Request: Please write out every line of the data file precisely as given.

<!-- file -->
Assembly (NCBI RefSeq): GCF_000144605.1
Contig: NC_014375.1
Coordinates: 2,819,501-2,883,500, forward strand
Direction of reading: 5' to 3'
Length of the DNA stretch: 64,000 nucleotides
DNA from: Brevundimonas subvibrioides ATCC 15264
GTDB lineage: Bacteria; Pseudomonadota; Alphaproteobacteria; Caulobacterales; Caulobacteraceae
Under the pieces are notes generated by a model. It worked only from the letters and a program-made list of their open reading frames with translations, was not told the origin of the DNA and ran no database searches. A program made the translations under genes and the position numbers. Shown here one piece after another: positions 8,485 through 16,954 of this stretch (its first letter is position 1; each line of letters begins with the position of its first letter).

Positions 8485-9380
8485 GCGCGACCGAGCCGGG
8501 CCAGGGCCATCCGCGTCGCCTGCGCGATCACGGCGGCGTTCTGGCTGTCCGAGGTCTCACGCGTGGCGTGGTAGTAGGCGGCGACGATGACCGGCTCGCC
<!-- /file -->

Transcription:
Assembly (NCBI RefSeq): GCF_000144605.1
Contig: NC_014375.1
Coordinates: 2,819,501-2,883,500, forward strand
Direction of reading: 5' to 3'
Length of the DNA stretch: 64,000 nucleotides
DNA from: Brevundimonas subvibrioides ATCC 15264
GTDB lineage: Bacteria; Pseudomonadota; Alphaproteobacteria; Caulobacterales; Caulobacteraceae
Under the pieces are notes generated by a model. It worked only from the letters and a program-made list of their open reading frames with translations, was not told the origin of the DNA and ran no database searches. A program made the translations under genes and the position numbers. Shown here one piece after another: positions 8,485 through 16,954 of this stretch (its first letter is position 1; each line of letters begins with the position of its first letter).

Positions 8485-9380
8485 GCGCGACCGAGCCGGG
8501 CCAGGGCCATCCGCGTCGCCTGCGCGATCACGGCGGCGTTCTGGCTGTCCGAGGTCTCACGCGTGGCGTGGTAGTAGGCGGCGACGATGACCGGCTCGCC